Inside the Capitol

Sunday, June 05, 2005

6-8 Midway Island

WED, 6-08-05

MIDWAY ISLAND � This tiny coral atoll at the far end of the Hawaiian archipelago, some 1,200 miles from Honolulu, was an important location during the first half of the 20th century because it is midway across the Pacific.
The location was important in 1903 when the trans-Pacific cable was laid. That brought the first inhabitants to the island. Then, in 1935, Pan American World Airways established a refueling base for its clipper flying boats. It also built a hotel for its passengers, heading to Manila from San Francisco, a 64-hour flight.
As war with Japan began to appear unavoidable, the U.S. Navy established a base on Midway early in 1941. The Japanese Navy also recognized the value of Midway and made it a December 7 target.
The U.S. base at Midway received warnings of the Pearl Harbor attack, but unlike the bases in the Philippines, it acted quickly to prepare and was able to put up enough opposition to discourage the enemy planes that bombed the island that evening.
But six months later the Japanese were back. They wanted Midway for launching further attacks on Hawaii and they didn�t want reconnaissance planes flying out of Midway to spot their maneuvers. U.S. forces were out numbered and made some mistakes on the first day, such as trying to take out ships using high-flying heavy bombers.
During World War I, airplanes were still in their infancy. They were fragile and used mainly for reconnaissance. By World War II, airplanes could be used for offensive purposes. Gen. Billy Mitchell forecast that back in the 1920s, but the old warhorses, who still preferred the cavalry, wouldn�t hear of it.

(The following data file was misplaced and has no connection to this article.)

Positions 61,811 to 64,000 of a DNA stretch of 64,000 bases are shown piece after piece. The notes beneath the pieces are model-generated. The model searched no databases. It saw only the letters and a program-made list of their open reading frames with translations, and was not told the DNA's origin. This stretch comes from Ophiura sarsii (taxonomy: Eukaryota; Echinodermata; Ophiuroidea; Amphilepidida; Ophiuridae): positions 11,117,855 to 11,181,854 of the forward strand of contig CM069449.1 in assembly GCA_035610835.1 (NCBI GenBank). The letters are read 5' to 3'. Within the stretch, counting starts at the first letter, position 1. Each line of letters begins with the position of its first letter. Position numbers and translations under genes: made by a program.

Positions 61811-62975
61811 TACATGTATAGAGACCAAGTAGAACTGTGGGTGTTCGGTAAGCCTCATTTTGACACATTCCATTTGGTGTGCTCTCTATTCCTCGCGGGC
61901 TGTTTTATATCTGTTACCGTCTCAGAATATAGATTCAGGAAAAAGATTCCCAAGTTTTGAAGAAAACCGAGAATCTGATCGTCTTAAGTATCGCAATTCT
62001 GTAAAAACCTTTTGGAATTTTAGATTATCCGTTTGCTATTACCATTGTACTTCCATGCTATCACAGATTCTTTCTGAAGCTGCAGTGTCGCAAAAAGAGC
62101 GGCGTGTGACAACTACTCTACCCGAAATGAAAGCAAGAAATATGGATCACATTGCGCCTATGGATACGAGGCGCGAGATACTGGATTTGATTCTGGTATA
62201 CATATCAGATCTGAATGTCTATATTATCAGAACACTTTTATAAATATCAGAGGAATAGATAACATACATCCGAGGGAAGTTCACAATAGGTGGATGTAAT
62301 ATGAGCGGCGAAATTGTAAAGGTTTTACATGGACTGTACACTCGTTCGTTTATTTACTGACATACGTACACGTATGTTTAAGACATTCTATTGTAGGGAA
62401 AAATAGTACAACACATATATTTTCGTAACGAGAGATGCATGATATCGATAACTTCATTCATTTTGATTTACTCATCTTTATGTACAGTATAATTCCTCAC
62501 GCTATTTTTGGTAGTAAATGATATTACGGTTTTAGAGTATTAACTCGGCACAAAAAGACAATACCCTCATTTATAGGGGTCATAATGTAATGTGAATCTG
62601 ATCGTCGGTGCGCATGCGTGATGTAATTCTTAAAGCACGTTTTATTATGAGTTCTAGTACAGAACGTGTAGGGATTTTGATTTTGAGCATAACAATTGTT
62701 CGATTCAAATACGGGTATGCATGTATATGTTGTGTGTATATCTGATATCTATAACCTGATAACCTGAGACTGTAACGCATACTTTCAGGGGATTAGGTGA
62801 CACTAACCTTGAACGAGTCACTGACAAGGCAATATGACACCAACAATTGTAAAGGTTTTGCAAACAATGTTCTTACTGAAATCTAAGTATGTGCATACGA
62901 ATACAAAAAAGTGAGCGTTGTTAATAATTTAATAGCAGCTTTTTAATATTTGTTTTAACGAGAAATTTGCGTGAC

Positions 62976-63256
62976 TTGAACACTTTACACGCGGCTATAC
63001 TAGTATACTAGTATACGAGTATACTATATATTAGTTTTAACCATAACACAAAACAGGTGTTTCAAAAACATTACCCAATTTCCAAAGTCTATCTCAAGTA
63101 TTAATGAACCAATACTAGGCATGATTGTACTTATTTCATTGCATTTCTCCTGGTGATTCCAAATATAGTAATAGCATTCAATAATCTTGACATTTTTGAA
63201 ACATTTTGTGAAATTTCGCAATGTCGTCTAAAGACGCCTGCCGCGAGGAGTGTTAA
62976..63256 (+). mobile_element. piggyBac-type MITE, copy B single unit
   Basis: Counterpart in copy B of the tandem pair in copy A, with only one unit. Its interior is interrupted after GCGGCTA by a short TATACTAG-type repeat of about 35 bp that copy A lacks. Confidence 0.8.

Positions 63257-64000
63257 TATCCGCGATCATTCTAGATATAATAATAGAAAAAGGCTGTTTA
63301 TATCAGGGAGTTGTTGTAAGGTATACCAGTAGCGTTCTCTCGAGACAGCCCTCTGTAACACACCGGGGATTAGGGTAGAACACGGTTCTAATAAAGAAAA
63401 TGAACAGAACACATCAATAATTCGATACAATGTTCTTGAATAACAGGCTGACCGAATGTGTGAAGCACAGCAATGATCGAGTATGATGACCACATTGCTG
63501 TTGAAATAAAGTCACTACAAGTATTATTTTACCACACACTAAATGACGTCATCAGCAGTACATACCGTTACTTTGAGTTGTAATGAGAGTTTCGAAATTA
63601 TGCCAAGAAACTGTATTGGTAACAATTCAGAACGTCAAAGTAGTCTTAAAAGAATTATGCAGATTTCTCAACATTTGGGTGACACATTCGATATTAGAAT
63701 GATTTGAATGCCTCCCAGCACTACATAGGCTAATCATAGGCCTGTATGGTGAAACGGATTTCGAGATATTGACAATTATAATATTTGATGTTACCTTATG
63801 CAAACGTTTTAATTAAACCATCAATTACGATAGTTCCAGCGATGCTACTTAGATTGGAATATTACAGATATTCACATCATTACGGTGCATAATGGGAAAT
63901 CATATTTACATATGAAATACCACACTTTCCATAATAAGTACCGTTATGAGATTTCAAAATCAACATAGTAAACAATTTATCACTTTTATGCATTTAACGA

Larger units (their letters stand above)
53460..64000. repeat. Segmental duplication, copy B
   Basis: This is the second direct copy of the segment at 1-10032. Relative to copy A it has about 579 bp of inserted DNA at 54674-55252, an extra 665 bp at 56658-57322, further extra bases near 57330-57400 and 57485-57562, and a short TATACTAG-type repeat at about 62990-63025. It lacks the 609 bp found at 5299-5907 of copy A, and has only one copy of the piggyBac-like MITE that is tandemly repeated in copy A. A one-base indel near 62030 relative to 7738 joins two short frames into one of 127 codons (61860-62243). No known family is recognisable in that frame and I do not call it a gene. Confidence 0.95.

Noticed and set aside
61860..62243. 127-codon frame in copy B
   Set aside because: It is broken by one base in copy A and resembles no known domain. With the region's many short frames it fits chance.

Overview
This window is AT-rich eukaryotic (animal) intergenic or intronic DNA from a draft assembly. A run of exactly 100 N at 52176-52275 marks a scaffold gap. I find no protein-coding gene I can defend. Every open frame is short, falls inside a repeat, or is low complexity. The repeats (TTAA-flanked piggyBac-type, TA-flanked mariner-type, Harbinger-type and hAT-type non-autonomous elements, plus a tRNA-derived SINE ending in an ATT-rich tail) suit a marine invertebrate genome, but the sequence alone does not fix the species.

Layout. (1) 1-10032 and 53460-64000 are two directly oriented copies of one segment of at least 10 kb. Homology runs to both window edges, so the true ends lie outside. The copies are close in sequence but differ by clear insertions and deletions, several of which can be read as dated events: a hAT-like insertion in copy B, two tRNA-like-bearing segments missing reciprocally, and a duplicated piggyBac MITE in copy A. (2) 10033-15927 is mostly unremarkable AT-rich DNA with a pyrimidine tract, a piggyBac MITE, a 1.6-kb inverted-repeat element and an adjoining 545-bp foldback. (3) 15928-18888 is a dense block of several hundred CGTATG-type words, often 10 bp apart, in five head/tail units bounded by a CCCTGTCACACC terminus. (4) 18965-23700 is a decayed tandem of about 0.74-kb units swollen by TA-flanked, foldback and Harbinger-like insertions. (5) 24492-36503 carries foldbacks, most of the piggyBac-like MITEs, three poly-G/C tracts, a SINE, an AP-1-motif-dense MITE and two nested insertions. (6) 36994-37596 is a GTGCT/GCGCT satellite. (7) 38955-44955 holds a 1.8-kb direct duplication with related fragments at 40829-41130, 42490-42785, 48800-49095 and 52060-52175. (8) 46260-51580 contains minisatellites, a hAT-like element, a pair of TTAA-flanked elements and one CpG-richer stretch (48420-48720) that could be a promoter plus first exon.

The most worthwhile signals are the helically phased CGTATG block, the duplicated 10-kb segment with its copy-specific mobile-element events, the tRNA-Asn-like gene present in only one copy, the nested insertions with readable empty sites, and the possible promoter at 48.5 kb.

So it took some experimenting. By the second day of the Midway battle, we were using dive bombers and torpedo bombers on the Japanese armada. In six minutes of battle, we sank three Japanese aircraft carriers and a heavy cruiser, breaking the back of the navy. In the four days of battle, over 100 of Japan�s top fighter pilots also perished. Its air force never posed a serious threat again.
The U.S. Navy called Midway the turning point of the war. And from a naval standpoint, it was. But for the Marines, the turning point was Guadacanal, a few months later. And that�s where this trip headed now.
Midway now is mainly a wildlife sanctuary for the Laysan albatross. Over a million of them spend most of the year on the island, inhabiting every inch of ground not covered by concrete or asphalt. The U.S. Fish and Wildlife Service now is plowing up the old runways to give the gooney birds more room.
Our stop at the island is one of only two tourist visits this year. The other will be in October. To accommodate our visit, the Fish and Wildlife Service flew in about a dozen of its volunteers from the four major Hawaiian islands to augment its 40 permanent employees.
New Mexico currently is wrestling with the possible closing of Cannon Air Force Base. The Pentagon says Clovis will be the hardest hit community in this latest round of base closings.
But Midway may have been hit harder than any place ever has been. Following the 1993 round of base closings, Midway�s population plummeted from 4,000 to 40. And if there weren�t a million birds there, the population would be zero.
Obviously, there is no native population to be disadvantaged by the closing, but it also means the infrastructure for a town of 4,000 goes to waste. On Midway, these facilities still are used, but there is a large amount of inefficiency when, for instance, a power plant designed for 4,000 remains operational to serve 40 people.
Coincidently, the hero of the bombing of Midway was Marine Lt. George H. Cannon, who was seriously hurt. He wouldn�t leave his command post until he was sure all the injured were treated. The delay cost him his life. He was awarded the Medal of Honor.

Satellite reception isn't always the best in the middle of the Pacific, I'm learning. I'll try to stay far enough ahead so that won't be a problem.


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